Updated: 2/1/2013 6:15 P.M.
A long night early Friday for highway road crews in both West Virginia and Ohio. That's because the area's latest round of snow came as thursday became friday.
"There were some slick roads. The roads were snow covered," said Curtis Richards, Highway Administrator, West Virginia Division of Highways. "We were out working all night. They went out late last night, they probably went out around midnight real heavy."
While the plows remove the snow, what really clears the roadways is road salt. In years past, road departments have had to monitor their salt supplies the longer the winter lasts. But departments in both states believe their supplies are in good shape.
"We had a mild winter last year, so we still had some in surplus," Richards says. "We're doing pretty good on salt so far."
They've also been successful at keeping the cost down. In the case,of the Ohio Department of Transportation, that's thanks to some strategy when it comes to bidding.
"This past year, we probably saved a few million dollars because we delayed getting out the bid," says David Rose, ODOT Spokesman. "So we have plenty of salt, we're stocked, and ready to fight the winter weather."
With more snow on the way, the road crews are just getting busier.
"Our mechanics are here around the clock," Rose says. "So, we're going to stockpile the materials, make sure the equipment is inspected, and get ready for this evening, because another event is coming, and we're ready and prepared."
The city of Parkersburg has more than two thousand tons of salt in stock, or what Public Works Director Rick Lemley calls a more than adequate supply, for the rest of the winter.
As far as the roads were concerned, motorists we spoke to said driving on area highways was fine.
"It's been very easy, very good," said Tracy Reagan of Morgantown. "The roads are in good shape."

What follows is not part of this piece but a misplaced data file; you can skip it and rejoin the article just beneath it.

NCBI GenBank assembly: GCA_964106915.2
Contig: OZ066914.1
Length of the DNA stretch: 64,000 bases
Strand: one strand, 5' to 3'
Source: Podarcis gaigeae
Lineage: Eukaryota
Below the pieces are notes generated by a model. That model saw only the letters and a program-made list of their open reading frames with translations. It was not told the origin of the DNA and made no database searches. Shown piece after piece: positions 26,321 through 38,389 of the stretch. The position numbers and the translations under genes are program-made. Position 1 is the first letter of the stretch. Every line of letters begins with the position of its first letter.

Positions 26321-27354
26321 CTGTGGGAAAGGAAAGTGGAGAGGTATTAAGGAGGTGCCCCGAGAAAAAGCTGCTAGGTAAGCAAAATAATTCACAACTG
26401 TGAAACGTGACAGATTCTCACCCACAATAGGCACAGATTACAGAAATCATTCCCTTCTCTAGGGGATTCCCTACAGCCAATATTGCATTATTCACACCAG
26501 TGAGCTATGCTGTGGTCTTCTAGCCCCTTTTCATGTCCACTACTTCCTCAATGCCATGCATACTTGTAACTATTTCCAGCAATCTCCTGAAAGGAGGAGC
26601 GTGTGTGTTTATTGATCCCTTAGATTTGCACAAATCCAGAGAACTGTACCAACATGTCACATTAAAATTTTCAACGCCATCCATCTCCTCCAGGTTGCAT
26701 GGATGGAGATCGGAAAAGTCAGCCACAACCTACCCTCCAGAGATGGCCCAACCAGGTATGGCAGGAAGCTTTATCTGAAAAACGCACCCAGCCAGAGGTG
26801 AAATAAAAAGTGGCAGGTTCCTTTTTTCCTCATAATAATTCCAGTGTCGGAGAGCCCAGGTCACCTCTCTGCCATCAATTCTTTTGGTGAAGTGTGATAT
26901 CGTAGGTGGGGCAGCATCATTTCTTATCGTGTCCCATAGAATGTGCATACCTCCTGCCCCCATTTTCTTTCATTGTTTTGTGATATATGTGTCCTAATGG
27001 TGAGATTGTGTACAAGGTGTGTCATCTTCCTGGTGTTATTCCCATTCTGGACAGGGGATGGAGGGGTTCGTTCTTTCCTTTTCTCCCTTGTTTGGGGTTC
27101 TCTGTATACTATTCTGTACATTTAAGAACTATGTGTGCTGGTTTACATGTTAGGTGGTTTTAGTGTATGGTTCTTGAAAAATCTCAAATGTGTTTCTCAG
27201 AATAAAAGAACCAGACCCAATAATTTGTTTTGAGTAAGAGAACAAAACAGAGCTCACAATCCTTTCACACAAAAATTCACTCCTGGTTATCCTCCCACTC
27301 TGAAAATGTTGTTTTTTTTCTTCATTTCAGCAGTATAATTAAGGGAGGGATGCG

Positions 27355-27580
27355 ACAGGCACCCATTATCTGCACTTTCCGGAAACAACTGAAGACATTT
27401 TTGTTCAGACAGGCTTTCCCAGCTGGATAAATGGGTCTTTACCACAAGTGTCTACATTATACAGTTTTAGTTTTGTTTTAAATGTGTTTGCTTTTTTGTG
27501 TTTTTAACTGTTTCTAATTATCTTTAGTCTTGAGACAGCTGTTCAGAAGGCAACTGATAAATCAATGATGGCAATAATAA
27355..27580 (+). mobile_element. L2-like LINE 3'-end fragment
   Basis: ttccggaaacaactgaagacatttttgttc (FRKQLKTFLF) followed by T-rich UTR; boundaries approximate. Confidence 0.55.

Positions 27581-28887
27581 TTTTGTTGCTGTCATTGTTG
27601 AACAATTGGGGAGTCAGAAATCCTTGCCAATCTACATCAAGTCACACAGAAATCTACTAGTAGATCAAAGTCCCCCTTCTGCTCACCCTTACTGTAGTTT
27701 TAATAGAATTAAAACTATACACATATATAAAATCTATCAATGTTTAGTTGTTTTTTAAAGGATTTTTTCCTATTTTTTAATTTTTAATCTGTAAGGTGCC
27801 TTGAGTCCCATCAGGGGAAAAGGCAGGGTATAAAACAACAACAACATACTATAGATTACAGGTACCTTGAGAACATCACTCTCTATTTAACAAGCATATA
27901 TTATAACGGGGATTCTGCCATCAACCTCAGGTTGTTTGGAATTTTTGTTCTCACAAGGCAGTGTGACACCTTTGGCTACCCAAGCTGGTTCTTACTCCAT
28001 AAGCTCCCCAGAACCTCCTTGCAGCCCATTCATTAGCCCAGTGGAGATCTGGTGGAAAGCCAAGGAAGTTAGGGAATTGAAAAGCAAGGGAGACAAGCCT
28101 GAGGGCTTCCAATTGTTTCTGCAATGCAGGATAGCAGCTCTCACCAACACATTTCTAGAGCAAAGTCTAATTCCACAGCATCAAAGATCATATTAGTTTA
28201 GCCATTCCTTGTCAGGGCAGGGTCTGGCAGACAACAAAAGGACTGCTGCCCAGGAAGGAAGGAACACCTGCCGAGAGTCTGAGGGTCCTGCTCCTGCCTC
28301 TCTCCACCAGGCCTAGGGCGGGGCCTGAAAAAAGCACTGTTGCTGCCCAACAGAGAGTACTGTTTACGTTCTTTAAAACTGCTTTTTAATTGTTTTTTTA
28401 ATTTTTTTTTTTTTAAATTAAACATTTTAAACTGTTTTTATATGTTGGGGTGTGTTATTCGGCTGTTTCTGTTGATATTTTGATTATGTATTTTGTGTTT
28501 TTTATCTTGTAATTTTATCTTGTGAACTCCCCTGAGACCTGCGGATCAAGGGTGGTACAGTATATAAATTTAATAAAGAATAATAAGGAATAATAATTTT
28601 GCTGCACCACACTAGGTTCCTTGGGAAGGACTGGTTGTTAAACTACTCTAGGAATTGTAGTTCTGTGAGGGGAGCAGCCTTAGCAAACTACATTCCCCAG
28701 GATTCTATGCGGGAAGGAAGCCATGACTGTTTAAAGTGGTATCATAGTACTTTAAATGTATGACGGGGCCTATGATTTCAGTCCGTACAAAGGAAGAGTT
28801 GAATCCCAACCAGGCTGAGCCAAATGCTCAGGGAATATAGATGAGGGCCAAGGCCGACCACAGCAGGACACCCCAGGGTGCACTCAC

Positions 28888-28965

But winds with gusts of 30 miles an hour.-or more-made keeping control of your vehicle a challenge at times. Combine that with the occasional heavy snowfall, and seeing the road could be a problem.
That was the case in Detroit, with this 40-vehicle pileup on a major freeway, blamed on "white-out" conditions, a combination of snow and high winds. Two children were reported dead. A similar chain reaction accident occurred on interstate 70 in the Indianapolis area.
"There are times you hit a good gust, and it will rack you around pretty good," Reagan said. "All in all, it's been all right, but the wind has been pretty heavy today."
"A few times, coming around certain streets, the wind would whip you around a little bit," said Dante Smith of Akron, headed south on I-77. "But as long as you drive safely, you'll be all right."
There had been little snow accumulation as of Thursday night, although the West Virginia Division of Highways had to send crews out Thursday morning to treat area roadways.
"With this extreme cold weather we'll be getting, especially with the wind, the ground is going to get cold pretty quick," said Rusty Roten, District 3 Engineer. "We probably will be having some issues in the next few days."
Things were far worse in southern West Virginia, with major flooding reported and power outages affecting more than 7,000 homes as of Thursday afternoon.